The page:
By Evyenia Constantine
How many films do you watch a year?
Whatever your answer, chances are, for Anthony Kaufman, the number is much, much higher—and with good reason. In addition to his seasoned career as a film professor and writer, critiquing for such publications as Indiewire and Variety, Kaufman is now a programmer for the Chicago International Film Festival, where he specializes in documentaries and independent features.
That means that he was on the receiving end of thousands of film submissions. With three other programmers, he carefully crafted the “balanced program” of this year’s festival, which includes one hundred forty-four feature length titles from fifty-eight countries.
The festival, in its 51st year, is known for attracting international filmmakers and films with diverse cultural and political perspectives. Kaufman uses his “subjective critical perspective” when searching for films that offer a unique point of view. He looks for films that are “visually strong, with great actors and characters.” Aesthetics are an “important driver,” but ultimately, he asks himself this question: “does the film live up to the filmmaker’s vision and intentions?”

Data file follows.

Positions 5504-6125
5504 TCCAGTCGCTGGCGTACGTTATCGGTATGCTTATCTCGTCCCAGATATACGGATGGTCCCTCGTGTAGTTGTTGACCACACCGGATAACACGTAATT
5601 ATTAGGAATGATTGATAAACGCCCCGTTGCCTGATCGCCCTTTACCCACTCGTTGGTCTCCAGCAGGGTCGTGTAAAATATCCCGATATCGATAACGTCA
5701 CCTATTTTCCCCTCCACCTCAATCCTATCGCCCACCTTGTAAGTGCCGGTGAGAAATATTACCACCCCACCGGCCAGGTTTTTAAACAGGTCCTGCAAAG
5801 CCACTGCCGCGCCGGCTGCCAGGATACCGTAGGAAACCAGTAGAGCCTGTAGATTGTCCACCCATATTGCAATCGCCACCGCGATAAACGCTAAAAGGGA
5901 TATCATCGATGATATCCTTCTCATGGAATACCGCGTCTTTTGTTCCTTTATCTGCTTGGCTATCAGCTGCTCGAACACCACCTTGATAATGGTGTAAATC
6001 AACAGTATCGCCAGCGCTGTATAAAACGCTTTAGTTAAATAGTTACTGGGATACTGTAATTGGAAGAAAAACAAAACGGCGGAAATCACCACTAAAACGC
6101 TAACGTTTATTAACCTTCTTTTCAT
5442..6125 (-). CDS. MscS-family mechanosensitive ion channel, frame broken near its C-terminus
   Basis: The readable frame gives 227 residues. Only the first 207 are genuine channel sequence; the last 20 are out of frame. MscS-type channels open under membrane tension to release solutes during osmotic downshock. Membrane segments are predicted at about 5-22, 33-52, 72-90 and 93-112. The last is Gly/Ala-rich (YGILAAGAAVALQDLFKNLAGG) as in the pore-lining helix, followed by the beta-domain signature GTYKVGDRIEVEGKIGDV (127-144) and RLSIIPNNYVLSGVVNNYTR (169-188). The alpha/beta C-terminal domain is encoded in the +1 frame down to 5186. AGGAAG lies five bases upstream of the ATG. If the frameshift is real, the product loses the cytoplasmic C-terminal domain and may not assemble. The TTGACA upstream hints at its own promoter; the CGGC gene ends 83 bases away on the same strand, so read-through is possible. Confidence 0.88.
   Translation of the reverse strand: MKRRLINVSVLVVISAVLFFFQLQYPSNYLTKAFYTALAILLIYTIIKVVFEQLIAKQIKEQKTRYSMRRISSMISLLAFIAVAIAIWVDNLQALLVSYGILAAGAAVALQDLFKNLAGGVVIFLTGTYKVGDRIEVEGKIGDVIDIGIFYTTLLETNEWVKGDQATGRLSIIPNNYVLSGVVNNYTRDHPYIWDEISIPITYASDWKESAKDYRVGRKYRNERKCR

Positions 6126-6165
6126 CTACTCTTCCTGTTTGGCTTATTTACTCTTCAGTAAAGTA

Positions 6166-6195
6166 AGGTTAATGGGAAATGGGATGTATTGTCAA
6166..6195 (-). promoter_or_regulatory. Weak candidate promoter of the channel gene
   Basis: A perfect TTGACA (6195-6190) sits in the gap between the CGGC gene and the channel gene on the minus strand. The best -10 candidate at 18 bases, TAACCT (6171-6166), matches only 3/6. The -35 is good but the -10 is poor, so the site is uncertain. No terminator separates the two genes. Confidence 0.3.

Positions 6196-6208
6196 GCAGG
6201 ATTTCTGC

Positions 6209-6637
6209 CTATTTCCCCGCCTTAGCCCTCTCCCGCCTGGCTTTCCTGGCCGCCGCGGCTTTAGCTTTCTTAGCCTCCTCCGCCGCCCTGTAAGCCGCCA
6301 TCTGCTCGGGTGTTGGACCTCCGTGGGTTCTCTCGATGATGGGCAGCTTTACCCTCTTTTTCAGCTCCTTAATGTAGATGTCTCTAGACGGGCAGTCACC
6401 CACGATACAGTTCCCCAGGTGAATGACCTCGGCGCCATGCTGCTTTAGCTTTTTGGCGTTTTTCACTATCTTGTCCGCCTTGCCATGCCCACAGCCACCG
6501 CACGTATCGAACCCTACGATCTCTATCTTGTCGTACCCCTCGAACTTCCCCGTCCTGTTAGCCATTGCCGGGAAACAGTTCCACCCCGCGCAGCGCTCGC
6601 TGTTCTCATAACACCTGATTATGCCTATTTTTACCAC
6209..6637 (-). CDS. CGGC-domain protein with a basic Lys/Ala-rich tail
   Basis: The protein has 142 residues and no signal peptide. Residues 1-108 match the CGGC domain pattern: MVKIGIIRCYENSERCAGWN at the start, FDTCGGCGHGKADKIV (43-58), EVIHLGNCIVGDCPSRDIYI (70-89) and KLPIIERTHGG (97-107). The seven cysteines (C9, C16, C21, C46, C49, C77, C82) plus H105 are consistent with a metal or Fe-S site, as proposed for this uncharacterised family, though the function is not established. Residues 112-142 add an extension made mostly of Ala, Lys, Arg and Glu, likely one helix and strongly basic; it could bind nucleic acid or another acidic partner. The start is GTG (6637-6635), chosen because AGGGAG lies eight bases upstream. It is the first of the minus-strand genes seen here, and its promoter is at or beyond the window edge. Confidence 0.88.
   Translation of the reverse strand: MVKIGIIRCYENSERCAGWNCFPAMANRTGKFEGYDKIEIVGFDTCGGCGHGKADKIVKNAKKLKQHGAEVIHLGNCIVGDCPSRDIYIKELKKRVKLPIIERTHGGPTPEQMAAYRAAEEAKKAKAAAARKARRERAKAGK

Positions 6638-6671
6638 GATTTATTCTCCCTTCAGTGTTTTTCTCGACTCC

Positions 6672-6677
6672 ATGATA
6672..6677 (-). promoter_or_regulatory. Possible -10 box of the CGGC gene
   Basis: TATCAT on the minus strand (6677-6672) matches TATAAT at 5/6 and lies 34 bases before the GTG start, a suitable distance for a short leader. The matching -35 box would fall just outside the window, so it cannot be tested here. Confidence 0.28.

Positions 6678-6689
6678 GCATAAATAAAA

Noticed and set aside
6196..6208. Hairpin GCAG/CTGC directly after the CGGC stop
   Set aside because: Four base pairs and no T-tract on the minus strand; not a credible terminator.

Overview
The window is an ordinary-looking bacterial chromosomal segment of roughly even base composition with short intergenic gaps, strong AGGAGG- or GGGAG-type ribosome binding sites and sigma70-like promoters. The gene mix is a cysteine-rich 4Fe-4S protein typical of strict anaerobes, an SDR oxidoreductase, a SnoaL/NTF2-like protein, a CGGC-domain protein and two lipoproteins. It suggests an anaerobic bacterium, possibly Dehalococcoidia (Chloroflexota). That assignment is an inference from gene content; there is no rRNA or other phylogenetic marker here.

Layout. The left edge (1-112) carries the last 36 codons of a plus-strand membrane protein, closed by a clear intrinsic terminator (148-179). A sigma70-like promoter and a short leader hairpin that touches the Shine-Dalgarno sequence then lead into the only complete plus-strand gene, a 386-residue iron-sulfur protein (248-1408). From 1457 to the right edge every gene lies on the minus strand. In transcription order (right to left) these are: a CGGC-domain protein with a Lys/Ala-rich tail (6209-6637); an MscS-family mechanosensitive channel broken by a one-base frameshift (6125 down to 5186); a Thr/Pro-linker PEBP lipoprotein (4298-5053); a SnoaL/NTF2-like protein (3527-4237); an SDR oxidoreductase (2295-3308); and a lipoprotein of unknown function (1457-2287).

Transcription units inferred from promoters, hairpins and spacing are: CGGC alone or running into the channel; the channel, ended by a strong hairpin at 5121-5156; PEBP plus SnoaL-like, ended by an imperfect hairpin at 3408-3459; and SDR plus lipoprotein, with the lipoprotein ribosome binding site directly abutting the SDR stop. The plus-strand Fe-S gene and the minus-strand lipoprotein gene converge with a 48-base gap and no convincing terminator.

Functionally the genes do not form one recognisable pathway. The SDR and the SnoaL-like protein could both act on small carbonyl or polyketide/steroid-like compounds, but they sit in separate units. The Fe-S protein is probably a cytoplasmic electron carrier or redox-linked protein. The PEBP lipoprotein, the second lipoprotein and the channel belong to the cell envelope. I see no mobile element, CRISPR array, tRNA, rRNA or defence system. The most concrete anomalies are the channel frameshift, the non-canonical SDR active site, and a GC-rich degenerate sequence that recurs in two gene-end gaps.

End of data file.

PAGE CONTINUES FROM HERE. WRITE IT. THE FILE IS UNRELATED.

Kaufman explained that he enjoys being an advocate for documentaries and independent features films that he believes in, but that might have trouble finding an audience.
“I want to champion them,” he said. He mentioned two such films, In the Underground, a film from China, which he describes as “beautiful, political, and humanist,” and The Very Ordinary Citizen, a film from Iran, making its world premiere at the festival.
In addition to programming, Kaufman spearheaded a new program for this year’s festival, a series of panels called Industry Days. The topics include crowdfunding, digital distribution, strategies for selling your film, women power players in the industry, and international financiers.
*The Chicago International Film Festival runs from October 15-29 at the AMC River East Cinema, 322 E. Illinois St.